Instead, press coverage of Dietrich's plight went viral and began trending on the blogosphere. Dietrich's online petition to have the contempt charges dropped received 50,000 signatures within 24 hours, making it one of the fastest growing petitions on Change.org. The boys lawyers withdrew the contempt motion, but not before there was a tidal wave of backlash against the two boys.
"It has been just more incredibly difficult than I can describe going from just living this high school boy life, student athlete, popular kid, to suddenly having his name all over the country described as a rapist which isn't even the charge," Mejia said of his client. "He has gotten contacts, calls, letters. He's been threatened and it's absolutely just destroyed whatever normal life he had."
Jason Riley, a reporter who covers the courts for the Louisville Courier-Journal, said the boys' reputations are ruined and that Dietrich has become "a bit of a First Amendment hero" for telling her story.
"There are some people who felt Savannah has gone too far in talking about this and branding these boys," Riley said. "A lot of people are misreporting facts. They're calling the boys rapists, obviously they pleaded guilty to sexual abuse but they were not found guilty of rape."
Emily Farrar-Crockett, Dietrich's lawyer, called her client "extremely brave" for speaking out.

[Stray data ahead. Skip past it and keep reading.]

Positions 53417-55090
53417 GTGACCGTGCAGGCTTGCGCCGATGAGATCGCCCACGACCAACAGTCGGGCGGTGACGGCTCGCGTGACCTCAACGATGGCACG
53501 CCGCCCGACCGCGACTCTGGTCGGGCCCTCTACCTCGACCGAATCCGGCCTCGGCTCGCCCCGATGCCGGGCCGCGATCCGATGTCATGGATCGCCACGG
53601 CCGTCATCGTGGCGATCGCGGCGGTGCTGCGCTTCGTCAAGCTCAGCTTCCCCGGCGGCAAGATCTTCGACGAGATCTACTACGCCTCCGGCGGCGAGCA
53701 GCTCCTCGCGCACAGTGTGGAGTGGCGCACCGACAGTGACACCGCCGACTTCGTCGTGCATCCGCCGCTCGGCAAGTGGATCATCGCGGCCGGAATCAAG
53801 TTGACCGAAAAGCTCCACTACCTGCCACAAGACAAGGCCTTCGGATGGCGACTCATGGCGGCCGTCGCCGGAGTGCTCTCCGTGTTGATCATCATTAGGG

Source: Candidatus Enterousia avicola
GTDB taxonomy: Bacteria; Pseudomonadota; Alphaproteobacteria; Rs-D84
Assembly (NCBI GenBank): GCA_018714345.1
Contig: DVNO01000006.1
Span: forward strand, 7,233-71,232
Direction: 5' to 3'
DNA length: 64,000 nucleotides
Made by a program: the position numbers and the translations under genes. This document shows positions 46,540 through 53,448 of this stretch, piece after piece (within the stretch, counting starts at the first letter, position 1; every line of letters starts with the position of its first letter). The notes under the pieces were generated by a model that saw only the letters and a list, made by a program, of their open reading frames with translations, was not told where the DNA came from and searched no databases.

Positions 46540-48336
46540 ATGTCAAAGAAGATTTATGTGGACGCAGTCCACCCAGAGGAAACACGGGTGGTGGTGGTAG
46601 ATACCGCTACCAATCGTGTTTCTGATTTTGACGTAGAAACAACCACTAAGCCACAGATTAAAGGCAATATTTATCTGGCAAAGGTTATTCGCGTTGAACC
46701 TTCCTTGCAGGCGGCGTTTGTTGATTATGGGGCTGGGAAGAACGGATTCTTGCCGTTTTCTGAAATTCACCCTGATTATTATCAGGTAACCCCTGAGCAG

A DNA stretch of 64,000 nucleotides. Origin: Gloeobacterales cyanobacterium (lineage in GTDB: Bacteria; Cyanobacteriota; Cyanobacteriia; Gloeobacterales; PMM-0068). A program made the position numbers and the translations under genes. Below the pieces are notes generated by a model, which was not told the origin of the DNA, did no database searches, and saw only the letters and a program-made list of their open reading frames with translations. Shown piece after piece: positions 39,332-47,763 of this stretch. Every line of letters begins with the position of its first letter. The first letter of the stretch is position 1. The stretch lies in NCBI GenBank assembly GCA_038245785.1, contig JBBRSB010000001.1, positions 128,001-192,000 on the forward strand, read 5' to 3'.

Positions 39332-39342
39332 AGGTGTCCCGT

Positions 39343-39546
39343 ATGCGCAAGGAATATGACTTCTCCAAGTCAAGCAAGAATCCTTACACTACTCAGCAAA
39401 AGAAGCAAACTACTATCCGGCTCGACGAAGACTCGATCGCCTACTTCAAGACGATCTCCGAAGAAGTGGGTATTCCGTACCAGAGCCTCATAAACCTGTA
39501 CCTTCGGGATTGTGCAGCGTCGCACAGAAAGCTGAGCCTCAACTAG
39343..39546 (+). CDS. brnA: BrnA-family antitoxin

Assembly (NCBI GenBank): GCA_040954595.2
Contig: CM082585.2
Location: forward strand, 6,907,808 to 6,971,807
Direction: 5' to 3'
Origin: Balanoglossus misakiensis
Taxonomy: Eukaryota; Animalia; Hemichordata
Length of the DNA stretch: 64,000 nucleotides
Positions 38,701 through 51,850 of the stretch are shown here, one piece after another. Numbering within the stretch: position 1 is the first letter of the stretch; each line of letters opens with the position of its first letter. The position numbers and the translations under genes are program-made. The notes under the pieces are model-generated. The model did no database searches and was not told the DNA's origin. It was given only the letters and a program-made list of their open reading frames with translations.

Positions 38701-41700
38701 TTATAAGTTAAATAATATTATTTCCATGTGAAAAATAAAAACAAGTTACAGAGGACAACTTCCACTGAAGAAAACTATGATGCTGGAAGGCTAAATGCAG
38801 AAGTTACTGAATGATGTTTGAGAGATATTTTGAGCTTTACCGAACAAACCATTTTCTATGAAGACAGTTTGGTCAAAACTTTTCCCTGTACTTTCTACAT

"So many children do not come forward and say what people do to them," she said. "So she is a heroine. She has given a voice to so many people who otherwise might be silent."
As far as the boys are concerned, Farrar-Crockett said they earned the reputation they have now.
"They took the pictures, they disseminated it, they told people about what they had done," she said. "To come back and blame her now for ruining their reputation I think is despicable. They did this to themselves."
The one thing Mejia did say was that Dietrich got it wrong in her tweets.
"The profanity in her tweets and her entire disrespect for the court system, her characterization of what happened and the falsehoods that she gave... Nothing but shock and frustration on our side," he said.
Kentucky is one of just 11 states where records are sealed for underage court cases. The Louisville Courier-Journal is fighting in court to unseal the case records.
"There's actually a push now because of this case to open juvenile courts," Riley said. "We don't know what the deal is for the boys. Savannah is not allowed to say, her family is not allowed to say. So we don't know how fair it is, really at this point."